Star ratings reflect scores of 1 to 5 assigned to the Engine 2 diet in seven categories by nutritionists, specialists in diabetes and heart disease, and other diet experts on a ratings panel assembled by U.S. News. (See our Best Diets methodology.) Experts dealt it mostly lackluster scores, pronouncing it difficult to follow and noting that its nutrition profile leaves much to be desired. “It sounds very gimmicky,” one expert warned. “It may lead to short-term weight loss but because it’s so strict, it probably won’t lead to long-term weight loss.” Below are ratings in all categories and how the experts’ opinions broke down.
Short-Term Weight Loss
The Engine 2 diet received a moderate 3.4 stars. Though it’s not designed as a weight-loss diet, it’s low-fat and vegan, which means it will likely produce weight loss. The diet scored as well or better than many other diets that specifically promise weight loss.
Long-Term Weight Loss
Long-term weight loss can only come from long-term compliance—a challenge experts agreed would be hard to meet. The plan received about 3 stars, which we define as “moderately effective.” “It may lead to short-term weight loss, but because it’s so strict, it’s doubtful it will lead to long-term weight loss,” one expert said.
Easy to Follow
This is where the Engine 2 Diet drew the greatest criticism among our panelists, who lambasted the program for being needlessly restrictive. “The Engine 2 diet is very extreme” and eliminates certain food groups and, thus, nutrients, one expert warned. The plan received a paltry 1.6 stars, suggesting that dieters will have a tough time sticking to it.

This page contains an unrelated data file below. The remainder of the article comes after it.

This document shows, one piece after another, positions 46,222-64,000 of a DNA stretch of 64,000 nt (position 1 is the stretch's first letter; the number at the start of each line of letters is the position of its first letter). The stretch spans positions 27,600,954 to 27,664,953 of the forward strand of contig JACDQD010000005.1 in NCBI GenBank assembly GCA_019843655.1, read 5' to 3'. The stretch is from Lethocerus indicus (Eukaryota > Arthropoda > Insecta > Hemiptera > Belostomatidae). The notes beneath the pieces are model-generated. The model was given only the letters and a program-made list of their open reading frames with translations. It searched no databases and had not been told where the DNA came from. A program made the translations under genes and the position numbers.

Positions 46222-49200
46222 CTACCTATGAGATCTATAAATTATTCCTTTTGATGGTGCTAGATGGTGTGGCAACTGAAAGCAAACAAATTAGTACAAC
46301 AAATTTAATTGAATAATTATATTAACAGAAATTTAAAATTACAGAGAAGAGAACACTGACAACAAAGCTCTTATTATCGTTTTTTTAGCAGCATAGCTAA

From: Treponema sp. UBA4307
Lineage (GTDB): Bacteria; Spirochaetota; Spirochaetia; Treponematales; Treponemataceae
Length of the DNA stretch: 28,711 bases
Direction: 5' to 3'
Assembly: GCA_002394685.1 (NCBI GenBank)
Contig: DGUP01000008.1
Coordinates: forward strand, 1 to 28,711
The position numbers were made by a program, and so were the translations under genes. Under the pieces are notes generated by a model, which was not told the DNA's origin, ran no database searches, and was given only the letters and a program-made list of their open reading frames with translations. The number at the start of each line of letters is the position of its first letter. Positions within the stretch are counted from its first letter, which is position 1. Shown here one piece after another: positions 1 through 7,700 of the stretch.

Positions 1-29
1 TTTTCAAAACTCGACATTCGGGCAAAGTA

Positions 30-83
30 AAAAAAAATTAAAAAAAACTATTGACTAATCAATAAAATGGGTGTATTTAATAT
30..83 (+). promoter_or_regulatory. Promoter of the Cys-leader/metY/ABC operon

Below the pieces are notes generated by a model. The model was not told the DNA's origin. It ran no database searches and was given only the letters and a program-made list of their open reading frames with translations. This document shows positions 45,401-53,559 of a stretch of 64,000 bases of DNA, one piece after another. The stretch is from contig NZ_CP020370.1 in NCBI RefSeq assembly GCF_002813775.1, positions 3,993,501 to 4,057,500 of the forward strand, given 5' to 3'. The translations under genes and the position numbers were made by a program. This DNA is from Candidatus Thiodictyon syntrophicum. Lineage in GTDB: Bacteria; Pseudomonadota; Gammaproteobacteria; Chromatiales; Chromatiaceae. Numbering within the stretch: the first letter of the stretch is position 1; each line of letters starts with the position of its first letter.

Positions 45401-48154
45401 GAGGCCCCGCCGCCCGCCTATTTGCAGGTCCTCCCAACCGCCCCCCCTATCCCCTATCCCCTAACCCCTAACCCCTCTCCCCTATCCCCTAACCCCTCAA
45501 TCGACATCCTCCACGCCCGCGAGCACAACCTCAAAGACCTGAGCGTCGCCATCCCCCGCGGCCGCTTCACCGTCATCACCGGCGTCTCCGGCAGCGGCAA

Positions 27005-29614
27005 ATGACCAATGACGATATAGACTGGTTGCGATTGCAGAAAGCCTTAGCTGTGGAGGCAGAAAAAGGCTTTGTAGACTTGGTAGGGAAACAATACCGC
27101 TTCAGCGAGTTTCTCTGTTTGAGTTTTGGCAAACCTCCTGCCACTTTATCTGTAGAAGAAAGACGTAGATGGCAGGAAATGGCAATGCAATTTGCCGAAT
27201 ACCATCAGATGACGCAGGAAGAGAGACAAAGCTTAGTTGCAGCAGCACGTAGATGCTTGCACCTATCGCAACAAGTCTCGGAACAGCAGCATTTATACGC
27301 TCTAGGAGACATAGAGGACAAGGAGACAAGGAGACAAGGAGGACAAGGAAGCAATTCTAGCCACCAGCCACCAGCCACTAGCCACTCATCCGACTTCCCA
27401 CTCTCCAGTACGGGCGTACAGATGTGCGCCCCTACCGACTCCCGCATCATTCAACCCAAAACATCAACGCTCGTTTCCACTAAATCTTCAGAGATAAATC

The Engine 2 diet landed toward the bottom of the list for nutritional completeness. Experts were concerned about obtaining sufficient vitamins and minerals. The diet earned 2.7 stars, significantly below the average score of 3.4 stars.
Experts handed out a below-average 3.3 out of 5 stars. Vegans often don’t get enough calcium, which can cause weak bones that break easily. And they’re also often low in the n-3 fatty acids EPA and DHA, which are important for brain, eye and heart health. “It has to be followed carefully to meet nutritional adequacy,” one expert said.
Experts were impressed with the diet’s ability to prevent or manage diabetes, and gave it an above-average 3.5 stars. However, one noted that diabetics should keep an eye on protein and carb levels, to make sure they’re appropriate.
For Heart Health
The Engine 2 diet landed near the top of this category, with an impressive 3.9 stars. Research suggests that low-fat, vegan diets can prevent and even reverse heart disease, and this plan is no exception.
Last updated by Rachel Pomerance Berl | December 12, 2013